The opinion of the court was delivered by: McMAHON, District Judge.
MEMORANDUM AND DECISION GRANTING IN PART AND DENYING IN PART
THE CROSS-MOTIONS FOR SUMMARY JUDGMENT
FACTS PERTINENT TO THE MOTION
The following facts are undisputed, unless otherwise noted.
On April 26, 2001, Plaintiff, Nicole Sarnicola, drove a silver
Dodge Durango from Brooklyn, New York, to a parking lot in
Tarrytown, New York. Plaintiff was accompanied by two other
passengers, later identified as Michael Tricardo and Frank
Rossi. Plaintiff was following a vehicle driven by Gabriel
Cruz-Katz, an individual known as a drug dealer by the
Westchester County Police.
Sergeant Thomas McGurn is a Westchester County Department of
Public Safety Officer with approximately 30 years of police
experience, including seven years of experience in Narcotics. He
was in charge of the Narcotics Unit on April 26, 2001. On that
date, Sergeant McGurn was responsible for coordinating the
efforts of numerous police officers from the Westchester County
Department of Public Safety and the Tarrytown Police Department
in the undercover field "buy and bust" operation involving
Gabriel Cruz-Katz. The back-up officers were in communication
with Sgt. McGurn and were also responsible for security and
surveillance. The officers were positioned in various locations
in the vicinity of the CVS parking lot in Tarrytown, New York
and the surrounding streets.
The Defendant County of Westchester (the "County") is a
municipal entity existing under the laws of the Constitution of
the State of New York.
On April 11, 2001, a controlled informant introduced an
undercover police officer, Detective Christopher Kelly, to
Gabriel Cruz-Katz. The purpose of the introduction was to
arrange for future ecstasy purchases.
On April 12, 2001, Detective Kelly met Cruz-Katz at a
pre-arranged location in Tarrytown, New York and purchased one
hundred ecstasy pills at a cost of one thousand dollars. Also
present at the scene as back-up officers, although unbeknownst
to Cruz-Katz, was defendant Sgt. Thomas McGurn, Detective
Rodriguez and Detective Weather. On April 13, 2001, Detective
Kelly again met Cruz-Katz at a pre-arranged location in
Tarrytown, New York and purchased one hundred ecstacy pills at a
cost of one thousand dollars. Sgt. McGurn, Detective
Antonecchia, Detective Rodriguez and Detective Weather were also
present, again unbeknownst to Cruz-Katz.
On April 18, 2001, in anticipation of what was to be the third
drug transaction between Detective Kelly and Cruz-Katz, Sgt.
McGurn and Sgt. Buonanno of the Tarrytown Police Department,
positioned themselves on Route 9 in the Village of Irvington.
The Sergeants observed Cruz-Katz driving the same vehicle that
he had used on previous occasions. They followed Cruz-Katz into
the front parking lot of the Hilton Hotel, where he pulled
behind a Lincoln Sedan. A white male got out of the Lincoln and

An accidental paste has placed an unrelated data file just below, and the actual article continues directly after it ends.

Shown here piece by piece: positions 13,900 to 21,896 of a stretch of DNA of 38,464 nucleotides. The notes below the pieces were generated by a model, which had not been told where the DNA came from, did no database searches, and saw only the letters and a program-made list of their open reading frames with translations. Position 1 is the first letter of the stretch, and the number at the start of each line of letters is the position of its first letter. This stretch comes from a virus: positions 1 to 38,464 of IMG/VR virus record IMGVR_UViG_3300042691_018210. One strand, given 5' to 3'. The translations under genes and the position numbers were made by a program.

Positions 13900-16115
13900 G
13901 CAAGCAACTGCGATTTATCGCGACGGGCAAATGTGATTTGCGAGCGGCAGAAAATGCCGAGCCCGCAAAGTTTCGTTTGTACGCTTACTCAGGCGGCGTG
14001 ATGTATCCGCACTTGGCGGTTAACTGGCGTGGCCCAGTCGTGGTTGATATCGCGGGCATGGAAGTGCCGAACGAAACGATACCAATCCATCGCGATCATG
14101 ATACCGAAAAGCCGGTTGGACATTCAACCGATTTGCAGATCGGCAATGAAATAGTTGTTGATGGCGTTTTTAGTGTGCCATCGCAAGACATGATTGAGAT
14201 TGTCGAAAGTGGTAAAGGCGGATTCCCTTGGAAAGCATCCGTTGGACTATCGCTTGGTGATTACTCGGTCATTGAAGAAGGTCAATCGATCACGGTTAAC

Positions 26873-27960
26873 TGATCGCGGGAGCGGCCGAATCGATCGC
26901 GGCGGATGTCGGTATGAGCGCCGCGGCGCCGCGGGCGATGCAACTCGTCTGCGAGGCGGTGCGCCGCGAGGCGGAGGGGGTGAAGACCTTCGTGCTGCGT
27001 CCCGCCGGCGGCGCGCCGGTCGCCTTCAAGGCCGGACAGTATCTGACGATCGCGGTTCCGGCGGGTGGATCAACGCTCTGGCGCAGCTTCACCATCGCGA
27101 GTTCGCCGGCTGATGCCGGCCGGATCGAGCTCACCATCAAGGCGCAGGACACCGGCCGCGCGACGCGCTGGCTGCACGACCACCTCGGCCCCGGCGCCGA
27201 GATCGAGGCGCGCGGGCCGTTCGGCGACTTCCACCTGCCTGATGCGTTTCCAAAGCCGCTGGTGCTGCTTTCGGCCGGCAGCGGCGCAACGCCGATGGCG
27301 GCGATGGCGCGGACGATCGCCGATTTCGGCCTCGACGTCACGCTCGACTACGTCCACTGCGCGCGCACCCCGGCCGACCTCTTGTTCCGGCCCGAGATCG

got into the passenger side of the Cruz-Katz vehicle. McGurn and
Buonanno observed Cruz-Katz drive
to the front overhang of the hotel where the white male leaned
over to Cruz-Katz and then exited the vehicle.
Cruz-Katz immediately proceeded to the pre-arranged location
in Tarrytown where he met up with Detective Kelly and delivered
one thousand ecstacy pills at a cost of eight thousand dollars.
Cruz-Katz was observed leaving the location and proceeding
directly back to the Hilton's parking lot, where he parked the
vehicle and walked into hotel lobby. The white male from the
Lincoln exited his car and followed Cruz-Katz into the lobby.
Shortly afterward, both subjects left the hotel and returned to
their respective vehicles. Lieutenant Emerson, Sgt. McGurn, Sgt.
Buonanno, and Detectives Martin, Rodriguez, Pierro and Tkacz
were present in the area of the drug transaction as back-up
The fourth pre-arranged meeting between Detective Kelly and
Cruz-Katz was scheduled for Tarrytown, New York on April 26,
2001. The Westchester County Police intended to do a "buy and
bust" of Cruz-Katz — that is, buy drugs and immediately arrest
the seller. Sergeant McGurn was the coordinating officer for
On April 26, 2001, Detective Tkacz observed the Cruz-Katz
vehicle exit Interstate Route 87 and travel north on Broadway in
the village of Tarrytown. Detective Tkacz immediately observed
that the Cruz-Katz's car was being followed by a Dodge Durango
with three occupants. Detective Tkacz radioed this information
to Sgt. McGurn. Captain Annis, Detective Antonecchia, Detective
Bravo, Detective Clarke, Detective Pierro, Detective Polant,
Detective Rodriguez, Detective Rowan, Sergeant Buonanno, as well
as other members of the Tarrytown Police Department, were all
positioned in various locations around the CVS parking lot in
Tarrytown for the buy and bust. Several of the officers were